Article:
No, this isn’t a post about your libido..
(though we have all been there before – she was hot, okay!?)
This week, the #GuelphMusicClub asks us to list off our favourite song that clocks in at OR under 120 seconds.
Pretty cool theme.
As usual, my mind went all over the place when planning for this entry and I had difficulty narrowing it down.
Unfortunately for you, that means I was unable to do so.
Instead, I will select one song per genre of my choosing.
CAN U DIG IT???
* * * * *
I barely listen to metal these days. It’s so bad.
But as an angry and self-loathing pre-teen, aggressive music was the first genre I really delved into.
A lot of the metal stuff coming out these days is, in my opinion, completely distasteful and the large majority of those participating seem to lack any semblance of an imagination.
I used to think future generations would look back upon nü-metal as if it were the second coming of glam.. but perhaps we can reserve that honour for the metalcore of today.
I mean, have you heard of Attila yet? If you value substance over style and attitude when it comes to heavy shit, for the sake of your own health, DO NOT CLICK HERE.
Seriously, thank Christ for Meshuggah (@meshuggahband) and their continued existence.
Now, having said all of that, I am not ashamed to acknowledge that I found metalcore to be pretty damn interesting in the late 90s / early aughts.
Mega-bands like Korn and Limp Bizkit had become parodies of themselves and kids were fiending for something a little more serious and a lot less rap-oriented.
The Florida hardcore scene and Trustkill Records were largely responsible for popularizing the paradigm shift from rap-metal to an over-reliance upon the “breakdown“, a heavy-metal and hardcore crutch which still pervades to this day.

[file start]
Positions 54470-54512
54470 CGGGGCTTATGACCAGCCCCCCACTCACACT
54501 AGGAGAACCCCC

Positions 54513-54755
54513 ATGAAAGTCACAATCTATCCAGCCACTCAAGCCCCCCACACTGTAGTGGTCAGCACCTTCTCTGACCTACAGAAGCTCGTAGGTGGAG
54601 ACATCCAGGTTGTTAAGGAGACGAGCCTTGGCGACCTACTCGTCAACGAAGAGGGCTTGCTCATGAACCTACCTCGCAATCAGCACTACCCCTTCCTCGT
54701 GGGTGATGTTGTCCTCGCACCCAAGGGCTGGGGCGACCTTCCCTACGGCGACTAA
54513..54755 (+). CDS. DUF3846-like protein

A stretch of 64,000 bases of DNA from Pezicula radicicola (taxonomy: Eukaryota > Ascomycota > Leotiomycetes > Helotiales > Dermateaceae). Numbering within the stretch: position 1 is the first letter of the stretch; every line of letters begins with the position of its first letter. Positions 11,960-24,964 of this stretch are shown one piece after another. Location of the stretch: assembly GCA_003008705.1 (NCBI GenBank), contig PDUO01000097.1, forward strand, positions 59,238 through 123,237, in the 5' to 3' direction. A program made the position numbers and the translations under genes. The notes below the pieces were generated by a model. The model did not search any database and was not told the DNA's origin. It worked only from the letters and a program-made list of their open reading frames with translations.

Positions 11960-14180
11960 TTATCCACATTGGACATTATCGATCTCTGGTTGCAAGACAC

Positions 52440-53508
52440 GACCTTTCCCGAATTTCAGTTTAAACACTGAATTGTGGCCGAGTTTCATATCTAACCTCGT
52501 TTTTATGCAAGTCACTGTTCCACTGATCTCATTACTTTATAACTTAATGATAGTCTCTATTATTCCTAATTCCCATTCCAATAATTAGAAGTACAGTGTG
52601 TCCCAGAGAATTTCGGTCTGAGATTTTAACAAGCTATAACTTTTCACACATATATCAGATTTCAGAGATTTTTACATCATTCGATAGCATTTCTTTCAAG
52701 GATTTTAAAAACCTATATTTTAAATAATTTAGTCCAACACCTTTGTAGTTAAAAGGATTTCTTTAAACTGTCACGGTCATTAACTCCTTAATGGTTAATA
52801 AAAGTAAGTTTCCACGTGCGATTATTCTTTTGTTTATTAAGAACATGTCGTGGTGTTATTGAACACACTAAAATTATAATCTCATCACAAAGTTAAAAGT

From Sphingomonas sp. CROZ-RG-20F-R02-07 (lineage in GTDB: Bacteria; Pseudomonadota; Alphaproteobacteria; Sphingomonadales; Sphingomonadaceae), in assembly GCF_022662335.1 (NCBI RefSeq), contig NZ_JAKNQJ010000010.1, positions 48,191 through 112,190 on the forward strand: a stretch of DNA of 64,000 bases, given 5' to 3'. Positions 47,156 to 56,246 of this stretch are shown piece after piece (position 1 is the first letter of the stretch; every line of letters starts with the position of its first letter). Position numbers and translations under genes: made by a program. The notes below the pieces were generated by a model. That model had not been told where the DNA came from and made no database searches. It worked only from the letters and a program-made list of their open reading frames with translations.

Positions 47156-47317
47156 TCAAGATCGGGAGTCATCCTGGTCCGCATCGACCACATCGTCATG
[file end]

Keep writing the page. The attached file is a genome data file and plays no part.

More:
As we were approaching the 21st century, a humble outfit by the name of Burnt by the Sun (@BurntByTheSunNJ) were beginning to form somewhere in New Jersey around 1999.
Bursting onto the scene with a well-received split release alongside Luddite Clone, the band were quickly signed to Relapse Records, long established as the most respected extreme music label in America.
The band went directly into the studio and subsequently released a 4-song self-titled EP which features a total running time at just over eight minutes.
A pummeling release from start to finish, the hardcore world took notice and the buzz would result in Burnt‘s debut full-length, Soundtrack to the Personal Revolution, which was being built up as one of the most anticipated releases of 2002.
It did not disappoint.
Get a load of the opening track:
To this day, I consider it to be one of the most brutal album intros ever.
I can still listen to BBTS and fully enjoy it.
Although they were lumped in with the rest of the bad metalcore out there, these guys were very forward thinking, combining chunky downtempo guitar grooves with frenetic death-metal style drumming (via underground legend, Dave Witte), not to mention some of the most thoughtful lyrics in metal courtesy of vocalist Michael Olender.
And though many relevant acts of the time had no problem falsifying themselves in order to establish some perception of “cred”, Burnt tied their whole style together by rooting it in an unmistakably genuine hardcore punk ethos.
The end result was as ferocious as it was innately unique.
Tragically, the band would go on to release only two more full lengths before permanently calling it quits.
Their entire discography is phenomenal and any metalhead who isn’t already familiar with them needs to check this band.
Olender also has what I consider to be one of the most disgusting screams ever put to music.
Shit is TOUGH.
As an extra, I have to post this live version of the same track, taken from their godly performance at the 2003 Relapse Contamination Festival:
FUCK, these guys RULED.
And their entire set from that evening was recorded and eventually released as a live album.